This was Rasethaba’s ambition: “When young people watch this film, one of the things we want to do is acknowledge that there’s a journey. And that people are at different parts of the journey. So primarily we’re trying to equip people with the [language] to join that journey. You want to give people the opportunity to learn and converse and heal. And to show that black love is real and it’s close and it’s not just, like Zara [Julius] says in the film, ‘black women with afros in Harlem’. Black love happens in so many different ways. And there are so many ways that we can respond to it and practice it,” he says.
Black love and healing
If black love isn’t the Nola-Darling-nubian-queen-Erykah-Badu-no-chemicals character we see in the mediated representations of ourselves, then what is it? It’s the cast. It’s Khanya, a young black transgender man, trying to make enough money to further his career, to diminish his anxieties and find enough time to embrace his evolving gender and social reality.
It’s Zodwa Wabantu, whose “come as you are” blackness is an affront to our “accepted” standards of beauty, respectability and success. It’s Palesa Buyeye allowing herself to suffer and heal from depression, without also suffering the taboos around mental health issues in the black community. It’s Vuyisa Xekatwane embracing the ancestral mantle of her calling to be a sangoma.
For the filmmaker himself, “It’s definitely a self-soothing film, and in it I’m exploring gentleness,” he says. “It’s not often you get an opportunity to do that. Exercising small forms of healing. When we think about healing, we think about this massive stuff, and it’s actually just the small, deliberate things you do.”
Rasethaba worked with a close-knit content team, who used a WhatsApp group to share inspiration, and regularly came together to vet, encourage, stimulate and probe every aspect of their quest for black love. In a diversion from what was, to use his words, quite a “lonely process” on the previous two films, Rasethaba drew on the incremental, deliberate offerings of his team, and it shows in the film. From the drawing together of different locations, perspectives and united sentiments, the content is as diverse as the content team itself.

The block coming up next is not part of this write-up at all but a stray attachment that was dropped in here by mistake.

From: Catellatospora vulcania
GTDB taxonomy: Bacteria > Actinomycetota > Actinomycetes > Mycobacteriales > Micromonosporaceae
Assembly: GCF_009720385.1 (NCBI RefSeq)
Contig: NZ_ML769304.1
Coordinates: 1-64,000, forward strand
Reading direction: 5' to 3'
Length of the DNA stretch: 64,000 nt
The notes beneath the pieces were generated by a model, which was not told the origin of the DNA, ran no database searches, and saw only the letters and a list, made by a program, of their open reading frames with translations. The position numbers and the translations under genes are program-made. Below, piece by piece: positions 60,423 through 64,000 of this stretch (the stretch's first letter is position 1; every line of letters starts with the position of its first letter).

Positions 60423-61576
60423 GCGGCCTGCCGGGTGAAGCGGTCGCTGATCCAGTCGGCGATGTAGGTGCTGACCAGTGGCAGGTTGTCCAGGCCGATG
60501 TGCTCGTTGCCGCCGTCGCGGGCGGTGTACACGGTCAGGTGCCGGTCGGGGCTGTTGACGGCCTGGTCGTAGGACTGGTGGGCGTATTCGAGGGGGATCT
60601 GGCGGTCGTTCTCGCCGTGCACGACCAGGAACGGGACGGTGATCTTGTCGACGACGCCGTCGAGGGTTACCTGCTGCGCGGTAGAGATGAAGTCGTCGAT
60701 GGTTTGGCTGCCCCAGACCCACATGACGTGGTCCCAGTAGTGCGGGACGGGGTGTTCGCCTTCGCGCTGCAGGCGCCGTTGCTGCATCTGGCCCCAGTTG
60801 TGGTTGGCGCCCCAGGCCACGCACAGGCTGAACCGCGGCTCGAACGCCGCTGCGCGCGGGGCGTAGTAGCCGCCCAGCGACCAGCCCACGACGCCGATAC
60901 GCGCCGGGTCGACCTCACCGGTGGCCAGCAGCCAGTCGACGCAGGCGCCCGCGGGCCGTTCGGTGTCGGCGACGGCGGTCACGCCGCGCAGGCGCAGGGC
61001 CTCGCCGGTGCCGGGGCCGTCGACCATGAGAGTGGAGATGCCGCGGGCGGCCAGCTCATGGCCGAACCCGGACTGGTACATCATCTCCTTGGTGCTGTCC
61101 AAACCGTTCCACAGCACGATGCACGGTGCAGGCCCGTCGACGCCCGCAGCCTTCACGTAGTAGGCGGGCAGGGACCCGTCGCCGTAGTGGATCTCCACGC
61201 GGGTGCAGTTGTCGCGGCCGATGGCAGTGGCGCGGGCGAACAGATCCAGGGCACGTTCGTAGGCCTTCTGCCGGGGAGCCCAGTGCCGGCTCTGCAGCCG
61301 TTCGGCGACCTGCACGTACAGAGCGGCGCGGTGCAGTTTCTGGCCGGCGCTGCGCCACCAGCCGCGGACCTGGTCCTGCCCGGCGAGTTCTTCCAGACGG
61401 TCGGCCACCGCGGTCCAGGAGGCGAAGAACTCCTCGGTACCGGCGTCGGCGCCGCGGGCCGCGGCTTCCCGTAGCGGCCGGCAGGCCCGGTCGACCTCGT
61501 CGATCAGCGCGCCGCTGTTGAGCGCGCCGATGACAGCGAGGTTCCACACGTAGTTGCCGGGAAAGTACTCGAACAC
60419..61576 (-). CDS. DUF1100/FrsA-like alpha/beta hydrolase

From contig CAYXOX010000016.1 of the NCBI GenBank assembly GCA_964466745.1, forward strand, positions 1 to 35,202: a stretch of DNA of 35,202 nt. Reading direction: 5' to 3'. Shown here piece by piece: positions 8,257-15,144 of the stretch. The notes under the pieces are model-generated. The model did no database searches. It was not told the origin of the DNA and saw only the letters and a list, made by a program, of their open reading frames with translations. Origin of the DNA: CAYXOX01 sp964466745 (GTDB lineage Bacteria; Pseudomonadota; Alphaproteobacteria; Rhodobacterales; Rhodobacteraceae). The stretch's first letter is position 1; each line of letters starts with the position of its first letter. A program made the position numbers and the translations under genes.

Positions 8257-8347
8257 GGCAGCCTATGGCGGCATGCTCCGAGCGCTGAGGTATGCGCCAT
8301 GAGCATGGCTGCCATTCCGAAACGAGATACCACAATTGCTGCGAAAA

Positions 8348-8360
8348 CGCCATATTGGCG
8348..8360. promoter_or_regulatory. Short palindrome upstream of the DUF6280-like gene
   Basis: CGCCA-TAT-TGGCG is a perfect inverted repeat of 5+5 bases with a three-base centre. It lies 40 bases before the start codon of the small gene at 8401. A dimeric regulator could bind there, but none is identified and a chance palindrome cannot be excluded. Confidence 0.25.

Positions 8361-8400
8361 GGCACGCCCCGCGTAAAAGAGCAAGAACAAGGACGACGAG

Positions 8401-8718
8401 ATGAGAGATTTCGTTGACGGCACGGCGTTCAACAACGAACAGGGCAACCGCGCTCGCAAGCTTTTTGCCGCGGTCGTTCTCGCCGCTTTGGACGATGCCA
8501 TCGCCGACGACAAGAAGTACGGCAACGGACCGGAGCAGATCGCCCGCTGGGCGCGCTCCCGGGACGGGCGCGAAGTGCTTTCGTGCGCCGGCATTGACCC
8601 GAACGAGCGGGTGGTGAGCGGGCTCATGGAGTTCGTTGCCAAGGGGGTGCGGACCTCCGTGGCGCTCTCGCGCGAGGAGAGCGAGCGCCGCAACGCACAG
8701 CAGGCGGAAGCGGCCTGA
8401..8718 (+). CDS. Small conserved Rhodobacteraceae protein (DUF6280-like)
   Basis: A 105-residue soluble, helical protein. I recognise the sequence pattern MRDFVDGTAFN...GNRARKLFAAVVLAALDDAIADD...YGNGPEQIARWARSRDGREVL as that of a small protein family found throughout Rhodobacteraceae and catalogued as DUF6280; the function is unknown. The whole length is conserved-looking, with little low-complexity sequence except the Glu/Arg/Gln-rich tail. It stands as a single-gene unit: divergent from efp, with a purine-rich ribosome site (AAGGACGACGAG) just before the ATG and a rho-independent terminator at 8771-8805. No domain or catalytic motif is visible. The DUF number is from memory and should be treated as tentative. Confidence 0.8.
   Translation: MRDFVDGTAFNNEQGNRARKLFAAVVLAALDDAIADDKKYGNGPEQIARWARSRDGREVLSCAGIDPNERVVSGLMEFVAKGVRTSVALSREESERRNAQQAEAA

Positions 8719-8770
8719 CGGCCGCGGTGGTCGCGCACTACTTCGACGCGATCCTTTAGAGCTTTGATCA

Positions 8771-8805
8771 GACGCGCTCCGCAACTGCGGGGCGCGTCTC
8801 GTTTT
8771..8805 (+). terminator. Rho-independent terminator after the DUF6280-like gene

“I never once felt alone in making this film … if you imagine the scope of influence of six or seven different people, all on their own journeys of black love, and it all connecting and coming together. There really were so many different influences and inspirations. And I think that’s one of the great successes of the film, being able to bring together that big influence that came from the team.”
Everything about The People vs The People spins on the idea of love in community. From Rasethaba’s own journey into fatherhood – with its own very special kind of black love – to the moments where the participants come to new ideas and perspectives on screen, it is less a “piece of work” and more a work of testimony. Testimony to the struggle of being black in a world where that means many things at once; and to the promise of love that holds those many things together.